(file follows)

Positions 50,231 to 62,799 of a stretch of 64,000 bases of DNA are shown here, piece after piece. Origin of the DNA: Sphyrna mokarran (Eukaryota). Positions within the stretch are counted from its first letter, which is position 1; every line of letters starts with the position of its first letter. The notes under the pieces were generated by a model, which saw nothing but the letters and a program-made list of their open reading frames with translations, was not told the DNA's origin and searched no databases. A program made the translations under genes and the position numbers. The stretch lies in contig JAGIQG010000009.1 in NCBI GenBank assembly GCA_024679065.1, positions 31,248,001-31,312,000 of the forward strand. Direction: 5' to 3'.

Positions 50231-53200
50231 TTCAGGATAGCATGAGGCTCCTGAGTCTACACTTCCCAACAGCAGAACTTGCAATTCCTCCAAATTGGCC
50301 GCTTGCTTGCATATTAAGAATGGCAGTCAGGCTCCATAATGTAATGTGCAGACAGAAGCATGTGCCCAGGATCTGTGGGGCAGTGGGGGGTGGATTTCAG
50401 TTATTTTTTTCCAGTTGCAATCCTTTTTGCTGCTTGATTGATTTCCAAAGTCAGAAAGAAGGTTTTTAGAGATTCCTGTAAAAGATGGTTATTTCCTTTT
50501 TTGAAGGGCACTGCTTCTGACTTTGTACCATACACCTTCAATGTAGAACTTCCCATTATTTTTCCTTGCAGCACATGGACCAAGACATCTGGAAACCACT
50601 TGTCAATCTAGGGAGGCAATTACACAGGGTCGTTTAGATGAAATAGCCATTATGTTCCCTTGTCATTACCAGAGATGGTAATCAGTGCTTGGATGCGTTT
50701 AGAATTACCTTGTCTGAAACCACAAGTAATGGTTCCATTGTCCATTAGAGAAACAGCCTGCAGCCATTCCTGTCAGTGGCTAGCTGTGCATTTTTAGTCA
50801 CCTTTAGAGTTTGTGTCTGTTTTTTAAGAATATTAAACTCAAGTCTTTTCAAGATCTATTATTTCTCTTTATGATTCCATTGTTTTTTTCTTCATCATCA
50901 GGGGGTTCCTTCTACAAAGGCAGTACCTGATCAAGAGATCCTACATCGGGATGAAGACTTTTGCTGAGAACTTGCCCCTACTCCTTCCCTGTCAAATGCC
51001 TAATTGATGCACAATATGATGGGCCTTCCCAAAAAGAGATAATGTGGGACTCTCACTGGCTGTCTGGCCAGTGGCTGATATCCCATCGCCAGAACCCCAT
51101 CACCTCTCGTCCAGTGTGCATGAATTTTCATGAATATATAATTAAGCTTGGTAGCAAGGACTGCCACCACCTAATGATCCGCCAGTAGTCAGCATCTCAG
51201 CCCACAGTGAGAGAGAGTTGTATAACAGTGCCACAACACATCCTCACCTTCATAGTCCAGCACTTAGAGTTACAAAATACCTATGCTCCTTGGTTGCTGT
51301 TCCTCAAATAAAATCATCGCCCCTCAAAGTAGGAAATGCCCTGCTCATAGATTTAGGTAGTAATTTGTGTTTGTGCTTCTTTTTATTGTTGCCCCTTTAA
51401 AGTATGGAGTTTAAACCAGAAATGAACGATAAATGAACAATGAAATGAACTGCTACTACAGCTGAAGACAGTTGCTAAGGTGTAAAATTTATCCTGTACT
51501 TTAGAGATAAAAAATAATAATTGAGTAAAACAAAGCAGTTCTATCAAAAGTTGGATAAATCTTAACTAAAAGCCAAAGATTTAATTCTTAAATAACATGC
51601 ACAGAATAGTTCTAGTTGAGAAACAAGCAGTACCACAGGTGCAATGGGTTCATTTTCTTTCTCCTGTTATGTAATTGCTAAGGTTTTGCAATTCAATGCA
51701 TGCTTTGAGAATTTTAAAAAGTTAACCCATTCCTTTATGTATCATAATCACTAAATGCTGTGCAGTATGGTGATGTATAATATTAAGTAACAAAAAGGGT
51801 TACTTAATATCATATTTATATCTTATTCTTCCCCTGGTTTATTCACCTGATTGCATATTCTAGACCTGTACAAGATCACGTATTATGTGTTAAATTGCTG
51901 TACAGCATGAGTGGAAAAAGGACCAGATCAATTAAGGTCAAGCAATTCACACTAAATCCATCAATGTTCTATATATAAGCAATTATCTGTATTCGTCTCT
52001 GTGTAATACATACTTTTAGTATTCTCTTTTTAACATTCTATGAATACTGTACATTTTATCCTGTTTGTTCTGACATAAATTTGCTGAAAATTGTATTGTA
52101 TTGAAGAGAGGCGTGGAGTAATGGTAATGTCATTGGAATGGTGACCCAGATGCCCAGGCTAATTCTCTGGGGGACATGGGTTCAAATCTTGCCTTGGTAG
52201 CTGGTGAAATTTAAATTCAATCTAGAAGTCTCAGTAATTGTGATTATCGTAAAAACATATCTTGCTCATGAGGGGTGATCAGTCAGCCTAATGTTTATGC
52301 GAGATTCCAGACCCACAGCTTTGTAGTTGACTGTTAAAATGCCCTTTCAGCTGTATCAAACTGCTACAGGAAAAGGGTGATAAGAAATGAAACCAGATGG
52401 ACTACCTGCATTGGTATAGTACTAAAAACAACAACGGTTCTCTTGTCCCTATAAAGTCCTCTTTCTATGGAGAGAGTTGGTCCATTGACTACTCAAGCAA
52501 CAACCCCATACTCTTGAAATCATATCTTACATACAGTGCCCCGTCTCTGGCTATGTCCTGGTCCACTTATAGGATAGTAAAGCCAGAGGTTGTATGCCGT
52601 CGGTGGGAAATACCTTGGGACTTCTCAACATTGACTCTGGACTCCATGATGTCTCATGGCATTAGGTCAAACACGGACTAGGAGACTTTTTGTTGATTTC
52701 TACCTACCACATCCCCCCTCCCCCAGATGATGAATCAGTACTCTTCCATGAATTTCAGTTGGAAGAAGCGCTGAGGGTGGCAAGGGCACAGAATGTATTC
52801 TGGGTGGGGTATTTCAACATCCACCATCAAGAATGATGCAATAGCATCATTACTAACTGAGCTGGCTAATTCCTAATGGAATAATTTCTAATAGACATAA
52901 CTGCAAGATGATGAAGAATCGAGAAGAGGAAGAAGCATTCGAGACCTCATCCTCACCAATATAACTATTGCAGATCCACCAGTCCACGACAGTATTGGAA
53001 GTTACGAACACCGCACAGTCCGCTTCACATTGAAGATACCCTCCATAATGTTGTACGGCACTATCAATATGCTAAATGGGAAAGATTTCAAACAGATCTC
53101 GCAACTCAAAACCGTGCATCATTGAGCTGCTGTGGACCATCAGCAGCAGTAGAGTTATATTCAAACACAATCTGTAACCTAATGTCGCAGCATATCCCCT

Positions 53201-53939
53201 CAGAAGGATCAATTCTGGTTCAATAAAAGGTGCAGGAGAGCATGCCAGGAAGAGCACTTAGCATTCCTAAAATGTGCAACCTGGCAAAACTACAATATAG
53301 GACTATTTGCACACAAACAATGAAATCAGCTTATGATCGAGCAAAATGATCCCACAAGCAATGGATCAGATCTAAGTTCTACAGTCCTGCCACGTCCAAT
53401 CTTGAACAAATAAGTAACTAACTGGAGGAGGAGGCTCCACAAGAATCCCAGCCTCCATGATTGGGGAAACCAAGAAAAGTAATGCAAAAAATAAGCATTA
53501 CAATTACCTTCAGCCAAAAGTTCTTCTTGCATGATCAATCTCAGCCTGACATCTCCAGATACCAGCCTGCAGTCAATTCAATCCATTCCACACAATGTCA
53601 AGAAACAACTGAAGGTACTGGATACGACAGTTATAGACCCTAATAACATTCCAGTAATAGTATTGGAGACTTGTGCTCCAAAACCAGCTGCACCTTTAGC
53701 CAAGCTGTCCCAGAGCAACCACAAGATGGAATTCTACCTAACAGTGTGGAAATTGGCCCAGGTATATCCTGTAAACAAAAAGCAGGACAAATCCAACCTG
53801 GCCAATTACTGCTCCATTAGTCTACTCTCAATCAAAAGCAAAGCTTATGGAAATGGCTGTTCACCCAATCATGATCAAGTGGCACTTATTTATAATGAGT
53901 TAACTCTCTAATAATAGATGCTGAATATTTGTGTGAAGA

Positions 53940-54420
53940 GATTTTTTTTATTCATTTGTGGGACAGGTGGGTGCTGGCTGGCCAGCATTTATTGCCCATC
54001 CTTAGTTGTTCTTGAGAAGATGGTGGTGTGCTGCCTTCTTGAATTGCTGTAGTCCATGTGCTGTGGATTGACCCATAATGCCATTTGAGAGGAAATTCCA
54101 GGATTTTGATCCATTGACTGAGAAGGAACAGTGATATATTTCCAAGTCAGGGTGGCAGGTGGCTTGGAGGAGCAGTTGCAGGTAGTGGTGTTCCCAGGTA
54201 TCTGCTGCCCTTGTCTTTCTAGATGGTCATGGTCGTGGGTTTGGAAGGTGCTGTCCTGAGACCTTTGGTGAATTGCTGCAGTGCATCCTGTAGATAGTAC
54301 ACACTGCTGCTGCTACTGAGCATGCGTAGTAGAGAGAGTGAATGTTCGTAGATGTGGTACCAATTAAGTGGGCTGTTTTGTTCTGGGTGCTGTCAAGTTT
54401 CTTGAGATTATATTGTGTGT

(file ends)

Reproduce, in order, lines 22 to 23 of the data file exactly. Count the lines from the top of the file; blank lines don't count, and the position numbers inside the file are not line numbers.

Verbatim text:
52101 TTGAAGAGAGGCGTGGAGTAATGGTAATGTCATTGGAATGGTGACCCAGATGCCCAGGCTAATTCTCTGGGGGACATGGGTTCAAATCTTGCCTTGGTAG
52201 CTGGTGAAATTTAAATTCAATCTAGAAGTCTCAGTAATTGTGATTATCGTAAAAACATATCTTGCTCATGAGGGGTGATCAGTCAGCCTAATGTTTATGC